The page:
As the security situation continues to deteriorate, UNAMID’s failure to use its multidimensional mandate to establish stability becomes more apparent. The mission’s reactive posture, lack of resources, including military equipment, and trouble with AU-UN coordination are partly to blame. Now, renewed clashes will further highlight the UNAMID’s capability gap as it rushes to protect civilians and preserve humanitarian corridors that are rapidly closing. And much like UNMISS, the peacekeepers will face barriers put up by the host government of Sudan, which acts as a spoiler in the peace process and a party to the conflict. The mission, which has already taken sharp criticism for its failure to respond to past violence, will continue to be put under fire as the humanitarian crisis worsens unless it undertakes a more robust and pre-emptive position.

The latest rounds of violence significantly undermined prospects for peace in South Sudan and Darfur, and looming humanitarian disasters could call into question the UN’s ability to protect civilians in times of critical need. Rushing to quell violent outbreaks after they occur – as UNMISS and UNAMID currently are – will only lead to further mission overstretch. Both missions need to assess their priorities, and redouble their efforts to assist on-going peace processes in producing  a roadmap towards stable, inclusive societies. The UN missions should also respond consistently against any violations of its status of forces agreement with both governments, and make repercussions for continued misconduct explicit. The Security Council for its part should make the resource investments that are required, and apply political pressure on the governments of South Sudan and Sudan to stop impeding UN operations, including through sanctions. UNMISS and UNAMID operate in dangerous environments, and need better support if they are to succeed in implementing their mandated tasks beyond emergency response.

As highlighted by these crises, UN peacekeeping operations need to improve their capability to predict and prevent crises before they turn into deadly emergencies. The Security Council has an important role to play in this endeavor: it should assess all mission mandates and better align them with operational strategies and resource capacities. It must also ensure better cooperation among the military and civilian components of peacekeeping operations through strong support to Joint Mission Analysis Centres (known as JMACs), which will help intelligence-gathering and analysis. These changes will improve early warning mechanisms by placing the necessary people and equipment at the right location to track violence, and help the UN from being similarly caught off guard in the future.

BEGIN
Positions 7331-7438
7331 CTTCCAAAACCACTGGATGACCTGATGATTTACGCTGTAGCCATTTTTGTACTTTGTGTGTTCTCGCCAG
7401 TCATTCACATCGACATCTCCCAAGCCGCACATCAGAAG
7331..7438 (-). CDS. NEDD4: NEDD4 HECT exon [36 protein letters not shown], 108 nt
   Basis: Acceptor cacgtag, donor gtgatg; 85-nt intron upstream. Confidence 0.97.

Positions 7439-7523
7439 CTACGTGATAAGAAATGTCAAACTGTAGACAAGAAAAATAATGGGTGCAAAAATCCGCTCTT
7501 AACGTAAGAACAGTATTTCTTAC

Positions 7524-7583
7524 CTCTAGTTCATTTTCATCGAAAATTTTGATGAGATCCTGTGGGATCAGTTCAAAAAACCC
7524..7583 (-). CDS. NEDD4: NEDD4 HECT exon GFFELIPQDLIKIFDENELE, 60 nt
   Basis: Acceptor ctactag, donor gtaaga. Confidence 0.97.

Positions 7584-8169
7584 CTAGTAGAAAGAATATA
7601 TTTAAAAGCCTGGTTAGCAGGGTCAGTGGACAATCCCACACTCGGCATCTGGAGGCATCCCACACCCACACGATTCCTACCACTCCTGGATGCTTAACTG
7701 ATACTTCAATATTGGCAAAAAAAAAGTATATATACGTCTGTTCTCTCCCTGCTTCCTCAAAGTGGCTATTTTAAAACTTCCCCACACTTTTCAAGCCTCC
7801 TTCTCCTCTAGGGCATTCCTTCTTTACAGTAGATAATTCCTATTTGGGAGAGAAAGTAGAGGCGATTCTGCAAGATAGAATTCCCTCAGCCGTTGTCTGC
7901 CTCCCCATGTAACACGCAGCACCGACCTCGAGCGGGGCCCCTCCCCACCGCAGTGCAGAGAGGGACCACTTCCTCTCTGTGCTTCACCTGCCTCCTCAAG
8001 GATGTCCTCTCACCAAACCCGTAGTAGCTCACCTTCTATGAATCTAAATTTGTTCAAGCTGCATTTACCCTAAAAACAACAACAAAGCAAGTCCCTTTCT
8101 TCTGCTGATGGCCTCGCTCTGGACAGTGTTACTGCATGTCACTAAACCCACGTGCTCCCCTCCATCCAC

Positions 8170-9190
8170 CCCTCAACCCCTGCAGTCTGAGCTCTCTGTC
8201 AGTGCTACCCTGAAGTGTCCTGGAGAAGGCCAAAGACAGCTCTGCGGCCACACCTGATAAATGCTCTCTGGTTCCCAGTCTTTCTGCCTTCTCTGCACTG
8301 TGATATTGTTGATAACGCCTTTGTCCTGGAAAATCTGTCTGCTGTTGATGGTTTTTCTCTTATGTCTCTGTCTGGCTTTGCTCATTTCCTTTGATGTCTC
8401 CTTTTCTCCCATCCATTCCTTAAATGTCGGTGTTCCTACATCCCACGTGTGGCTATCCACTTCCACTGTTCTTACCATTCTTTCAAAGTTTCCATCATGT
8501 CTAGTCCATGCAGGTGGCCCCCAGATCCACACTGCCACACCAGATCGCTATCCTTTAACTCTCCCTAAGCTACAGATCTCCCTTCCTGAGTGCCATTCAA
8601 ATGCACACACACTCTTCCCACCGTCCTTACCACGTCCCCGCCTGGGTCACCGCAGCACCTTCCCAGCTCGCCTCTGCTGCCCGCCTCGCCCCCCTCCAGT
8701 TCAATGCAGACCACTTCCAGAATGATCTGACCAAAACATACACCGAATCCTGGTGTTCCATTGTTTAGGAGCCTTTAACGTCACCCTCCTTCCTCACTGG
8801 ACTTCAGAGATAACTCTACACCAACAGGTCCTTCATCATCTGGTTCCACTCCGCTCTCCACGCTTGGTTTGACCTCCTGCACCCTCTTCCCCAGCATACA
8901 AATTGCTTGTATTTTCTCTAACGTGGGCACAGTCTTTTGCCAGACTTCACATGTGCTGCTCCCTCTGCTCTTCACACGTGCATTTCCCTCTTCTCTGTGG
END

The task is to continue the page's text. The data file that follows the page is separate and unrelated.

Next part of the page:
Photo credit: United Nations

[1]Medical Charity Sharply Criticizes U.N. Operation in South Sudan,” The New York Times, 9 April 2014, http://www.nytimes.com/2014/04/10/world/africa/medical-charity-sharply-criticizes-un-operation-in-south-sudan.html?hp

[2]Darfur: New Humanitarian Needs and Aid Delivery Fact Sheet” United Nations Office for the Coordination of Humanitarian Affairs, 7 April 2014.

[3]South Sudan Expels UN Human Rights Investigator” BBC News, 4 November 2012, http://www.bbc.com/news/world-africa-20200042

[4]South Sudan: UN Calls for End to Fighting as Talks Loom,” BBC News, 1 January 2014, http://www.bbc.com/news/world-africa-25567250

[5]UN Admits it was Caught Off-guard in South Sudan,” The East African, 27 December 2013, http://www.theeastafrican.co.ke/news/UN-admits-it-was-caught-off-guard-in-South-Sudan/-/2558/2127000/-/w0j2cxz/-/index.html

[6]United Nations Report of the Secretary-General on South Sudan, UN Doc. S/2014/158, 6 March 2014.

[7]United Nations Special Report of the Secretary-General on the Review of the African Union-United Nations Hybrid Operation in Darfur, Un Doc. S/2014/138, 25 February 2014.

[8]Amnesty International, “Sudan: We Can’t Endure Any More,” March 2014, http://www.amnesty.org/en/library/asset/AFR54/002/2014/en/8da5fe37-ab2b-445a-bf50-7ab84c28e5cb/afr540022014en.pdf

About Author

Laurie Mincieli

Laurie Mincieli is contributor at the International Security Observer (ISO). Laurie is a program assistant in the International Peace and Security program at Carnegie Corporation of New York. She holds an M.A in International Relations from New York University, and focuses her research on international crisis management and conflict prevention with a focus on sub-Saharan Africa. She is a native English speaker, and is proficient in Spanish.